I recently read “Women Don’t Ask: Negotiation and the Gender Divide”, a book written by Linda Babcock and Sara Laschever that explored the subject of women and negotiation. I was frankly shocked by the findings in this book.
The simple premise of the book is that women are poor negotiators and they avoid negotiation like the plague. They hate it. Why? The authors suggest that it is mostly role based programming; girls are trained early in life to be conflict avoiders and peace keepers. Negotiation is for boys.
The book offers the following insight:
• 2.5 times more women than men said they feel “a great apprehension” about negotiating.
• Men initiate negotiations about four times more often than women.
• When asked to describe negotiation, men said it is like “winning a ballgame” while women said it is like “going to the dentist.”
• Women will pay as much as $1,353 to avoid negotiating the price of a car, which may explain why 63 percent of Saturn car buyers are women.
• 20 percent of women say they never negotiate at all, even though they recognize negotiation as necessary.
• Men are four times more likely than women to negotiate a first salary.
The negative consequences to this lack of negotiation are very measurable:
• By not negotiating a first salary, a woman stands to lose more than $500,000 by age 60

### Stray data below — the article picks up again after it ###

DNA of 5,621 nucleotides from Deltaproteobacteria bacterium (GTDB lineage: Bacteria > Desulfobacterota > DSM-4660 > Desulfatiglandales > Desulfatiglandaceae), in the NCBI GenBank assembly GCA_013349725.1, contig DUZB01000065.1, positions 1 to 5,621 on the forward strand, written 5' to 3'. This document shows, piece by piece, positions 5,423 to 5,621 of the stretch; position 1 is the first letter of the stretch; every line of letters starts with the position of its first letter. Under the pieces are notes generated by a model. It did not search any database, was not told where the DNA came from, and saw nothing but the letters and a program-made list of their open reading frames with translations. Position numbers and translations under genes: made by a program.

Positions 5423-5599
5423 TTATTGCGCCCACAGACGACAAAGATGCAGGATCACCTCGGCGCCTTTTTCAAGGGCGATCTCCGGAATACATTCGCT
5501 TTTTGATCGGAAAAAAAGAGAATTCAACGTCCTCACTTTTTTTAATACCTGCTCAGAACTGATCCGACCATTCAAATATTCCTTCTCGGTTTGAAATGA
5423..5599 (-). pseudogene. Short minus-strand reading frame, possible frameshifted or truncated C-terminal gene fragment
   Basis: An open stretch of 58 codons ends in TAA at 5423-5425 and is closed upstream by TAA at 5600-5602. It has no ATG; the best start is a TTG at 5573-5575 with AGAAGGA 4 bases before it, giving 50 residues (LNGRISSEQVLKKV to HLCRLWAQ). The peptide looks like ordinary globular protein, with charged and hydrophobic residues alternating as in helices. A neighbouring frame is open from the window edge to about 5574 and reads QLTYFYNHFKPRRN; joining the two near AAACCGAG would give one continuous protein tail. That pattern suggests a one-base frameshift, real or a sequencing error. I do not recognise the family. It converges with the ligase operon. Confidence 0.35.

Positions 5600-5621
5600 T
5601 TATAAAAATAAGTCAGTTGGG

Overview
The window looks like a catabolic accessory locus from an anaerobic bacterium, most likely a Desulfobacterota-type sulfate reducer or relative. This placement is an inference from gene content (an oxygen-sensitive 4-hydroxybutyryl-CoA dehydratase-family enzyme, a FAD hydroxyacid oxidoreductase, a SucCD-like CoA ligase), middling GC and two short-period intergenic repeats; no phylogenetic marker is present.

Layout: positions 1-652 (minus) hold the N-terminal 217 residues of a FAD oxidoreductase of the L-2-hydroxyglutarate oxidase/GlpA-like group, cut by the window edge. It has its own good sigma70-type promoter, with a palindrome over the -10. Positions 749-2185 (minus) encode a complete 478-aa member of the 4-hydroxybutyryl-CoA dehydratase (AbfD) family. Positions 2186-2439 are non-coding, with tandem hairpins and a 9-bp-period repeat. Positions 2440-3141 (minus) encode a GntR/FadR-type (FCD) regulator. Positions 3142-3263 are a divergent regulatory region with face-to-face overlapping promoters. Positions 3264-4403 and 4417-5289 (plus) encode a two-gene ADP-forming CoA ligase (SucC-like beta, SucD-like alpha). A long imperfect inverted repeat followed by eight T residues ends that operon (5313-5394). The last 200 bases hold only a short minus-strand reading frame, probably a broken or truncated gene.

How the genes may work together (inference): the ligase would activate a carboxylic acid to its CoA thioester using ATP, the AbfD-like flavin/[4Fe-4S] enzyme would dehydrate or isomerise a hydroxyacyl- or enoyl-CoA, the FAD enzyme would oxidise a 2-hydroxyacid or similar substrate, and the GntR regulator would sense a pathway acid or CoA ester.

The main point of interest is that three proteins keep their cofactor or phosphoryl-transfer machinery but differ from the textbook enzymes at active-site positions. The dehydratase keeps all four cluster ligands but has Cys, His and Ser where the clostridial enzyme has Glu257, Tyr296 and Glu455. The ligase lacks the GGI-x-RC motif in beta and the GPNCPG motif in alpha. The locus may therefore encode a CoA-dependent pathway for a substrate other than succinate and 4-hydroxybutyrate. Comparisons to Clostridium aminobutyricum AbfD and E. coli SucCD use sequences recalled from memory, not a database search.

• Only 10.9 percent of the board seats at Fortune 1000 companies are held by women.
• Women own about 40 percent of all businesses in the U.S., but receive only 2.3 percent of the available equity capital needed for growth.
Optimistically, when women are given the right training and “programming”, they negotiate just as well as the men. Or, better. The authors believe that the training starts in the home and must be reinforced in the schools. They argue that a negotiating strength for women is their capacity for empathy; women can better understand how the other party feels in a negotiation (compared to men who can be obsessed with winning at all costs). This empathy enables women to structure win/win agreements more naturally then men. The role models are there. Look at Condoleeza Rice, or remember Margaret Thatcher.
As the father of two daughters, I take this message to heart. It is clear to me that I need to encourage them to take risks and negotiate. I need to send a signal that it is okay to seek conflict to resolve issues and that they both deserve to get what they want. Finally, I need to teach them that negotiation is fun.
John Bradley Jackson
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